FLATOW: Huh, Mark, do you agree with that?
WOLFF: Oh, I agree. You know, the...
FLATOW: But the things vibrate so fast, and they get into little...
WOLFF: I happen to use an electric brush, but that does any better job than a well-used manual brush. Once the teeth are clean, the teeth are clean.
LICHTMAN: What about the bristles? Is it just if you can take the hard bristles you should use them?
WOLFF: Oh absolutely not.
WOLFF: Absolutely not. My motto is the softer the better and throw them out frequently. So you don't want bristles - as much as you'd like to scrub your teeth clean to keep them that pearly white, you don't want to cause abrasion and wear or damage to the guns, the gingiva, by either stroking aggressively against the surface with a hard bristle or even excessive with a soft bristle.
So as soon as the toothbrush starts to look ugly, and the little fibers are heading in every direction, throw it in the garbage, but keep using soft-bristle brushes.
FLATOW: 1-800-989-8255. Let's see if we - a lot of ways - a lot of questions. Let's go to Greg(ph) in Fairbanks. Hi Greg, welcome to SCIENCE FRIDAY.
GREG: Thanks, Ira. I wanted to ask your guests, I've been diagnosed with periodontal disease. Is there any way to reverse that or to stop it? And I'll take my answer offline.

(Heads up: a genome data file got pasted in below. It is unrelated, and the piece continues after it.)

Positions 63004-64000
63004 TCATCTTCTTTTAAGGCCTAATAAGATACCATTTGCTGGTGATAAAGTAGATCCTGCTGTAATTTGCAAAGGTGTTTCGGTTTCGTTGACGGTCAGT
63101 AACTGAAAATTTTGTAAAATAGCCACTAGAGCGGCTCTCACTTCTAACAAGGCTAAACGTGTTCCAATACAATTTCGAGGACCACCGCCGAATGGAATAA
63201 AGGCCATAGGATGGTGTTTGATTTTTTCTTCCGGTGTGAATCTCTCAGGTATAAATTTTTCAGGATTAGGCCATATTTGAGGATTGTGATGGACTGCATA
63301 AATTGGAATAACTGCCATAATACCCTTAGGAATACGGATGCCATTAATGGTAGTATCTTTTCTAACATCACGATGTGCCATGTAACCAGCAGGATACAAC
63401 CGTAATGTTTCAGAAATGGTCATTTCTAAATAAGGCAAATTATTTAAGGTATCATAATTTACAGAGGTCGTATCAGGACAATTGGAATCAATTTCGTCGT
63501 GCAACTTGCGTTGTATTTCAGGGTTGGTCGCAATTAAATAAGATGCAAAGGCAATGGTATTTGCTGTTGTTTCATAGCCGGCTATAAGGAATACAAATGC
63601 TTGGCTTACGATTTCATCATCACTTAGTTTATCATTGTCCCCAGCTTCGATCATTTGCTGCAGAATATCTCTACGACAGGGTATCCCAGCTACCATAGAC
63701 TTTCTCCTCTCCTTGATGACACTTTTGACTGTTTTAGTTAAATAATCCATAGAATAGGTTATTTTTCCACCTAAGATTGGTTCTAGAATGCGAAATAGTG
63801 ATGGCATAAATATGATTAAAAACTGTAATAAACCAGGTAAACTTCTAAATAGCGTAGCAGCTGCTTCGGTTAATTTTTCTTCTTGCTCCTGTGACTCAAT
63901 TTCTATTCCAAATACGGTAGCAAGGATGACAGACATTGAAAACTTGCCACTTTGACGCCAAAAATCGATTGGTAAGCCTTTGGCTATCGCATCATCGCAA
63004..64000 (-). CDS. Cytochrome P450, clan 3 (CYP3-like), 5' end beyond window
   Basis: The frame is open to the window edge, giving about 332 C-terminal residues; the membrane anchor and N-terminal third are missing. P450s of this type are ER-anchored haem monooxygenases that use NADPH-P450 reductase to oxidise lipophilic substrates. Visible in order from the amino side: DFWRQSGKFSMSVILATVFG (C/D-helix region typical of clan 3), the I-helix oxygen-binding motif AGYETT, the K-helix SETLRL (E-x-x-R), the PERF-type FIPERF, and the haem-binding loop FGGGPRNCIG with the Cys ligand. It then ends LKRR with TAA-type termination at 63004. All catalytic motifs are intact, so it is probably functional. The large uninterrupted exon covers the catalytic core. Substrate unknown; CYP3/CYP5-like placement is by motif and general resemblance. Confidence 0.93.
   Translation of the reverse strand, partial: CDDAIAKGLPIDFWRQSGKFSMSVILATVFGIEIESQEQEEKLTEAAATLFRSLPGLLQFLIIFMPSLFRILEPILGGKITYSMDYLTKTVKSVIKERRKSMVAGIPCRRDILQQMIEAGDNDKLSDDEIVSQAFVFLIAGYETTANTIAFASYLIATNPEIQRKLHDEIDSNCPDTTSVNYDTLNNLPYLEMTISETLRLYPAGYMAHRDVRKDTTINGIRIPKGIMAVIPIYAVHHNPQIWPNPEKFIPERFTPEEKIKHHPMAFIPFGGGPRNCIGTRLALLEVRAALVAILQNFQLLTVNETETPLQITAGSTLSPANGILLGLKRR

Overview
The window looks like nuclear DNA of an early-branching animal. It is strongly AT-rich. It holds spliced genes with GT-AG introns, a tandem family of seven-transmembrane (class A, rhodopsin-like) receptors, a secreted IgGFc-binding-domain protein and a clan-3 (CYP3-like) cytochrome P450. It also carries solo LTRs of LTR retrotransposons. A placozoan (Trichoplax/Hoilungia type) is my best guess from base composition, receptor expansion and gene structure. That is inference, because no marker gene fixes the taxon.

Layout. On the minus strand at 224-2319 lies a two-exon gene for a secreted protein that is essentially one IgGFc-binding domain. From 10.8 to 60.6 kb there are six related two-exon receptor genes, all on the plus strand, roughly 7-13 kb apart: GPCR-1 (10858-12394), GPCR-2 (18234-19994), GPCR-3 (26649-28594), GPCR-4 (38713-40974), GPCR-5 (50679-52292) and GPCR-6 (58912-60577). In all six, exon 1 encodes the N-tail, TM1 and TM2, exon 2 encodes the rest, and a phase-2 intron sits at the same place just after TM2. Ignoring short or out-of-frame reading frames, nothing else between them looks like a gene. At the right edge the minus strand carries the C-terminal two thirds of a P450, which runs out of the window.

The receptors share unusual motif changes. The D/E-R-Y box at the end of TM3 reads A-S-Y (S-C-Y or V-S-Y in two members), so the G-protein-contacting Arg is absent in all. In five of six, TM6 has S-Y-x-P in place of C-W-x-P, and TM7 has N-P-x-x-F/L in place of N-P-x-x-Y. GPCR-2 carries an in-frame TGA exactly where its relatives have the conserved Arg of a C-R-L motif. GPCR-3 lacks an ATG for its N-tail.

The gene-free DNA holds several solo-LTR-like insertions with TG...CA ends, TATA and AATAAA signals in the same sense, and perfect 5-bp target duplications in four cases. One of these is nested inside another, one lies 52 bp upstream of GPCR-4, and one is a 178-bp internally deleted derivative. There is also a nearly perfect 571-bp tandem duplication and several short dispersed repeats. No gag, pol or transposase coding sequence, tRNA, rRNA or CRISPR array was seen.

FLATOW: OK, Dr. Ryder, any way to reverse periodontal disease?
RYDER: Is there any way to reverse periodontal disease? Well, if you can eliminate the two causes, which are the bacterial plaque, and reduce the resulting inflammation, you can certainly slow down or even stop the progression. If you can slow down and stop the progression for a long enough period of time by keeping your mouth clean, then you will start to get, over a very long period of time, but you can see it, some regeneration of some of the support that you have lost.
This could be either the gum tissue attaching a little higher up on the tooth, or in some cases maybe over a much longer period of time, some of the bone may actually start to grow back, too. But if you've lost quite a bit of bone to begin with, I wouldn't expect you to get 100 percent of that bone back.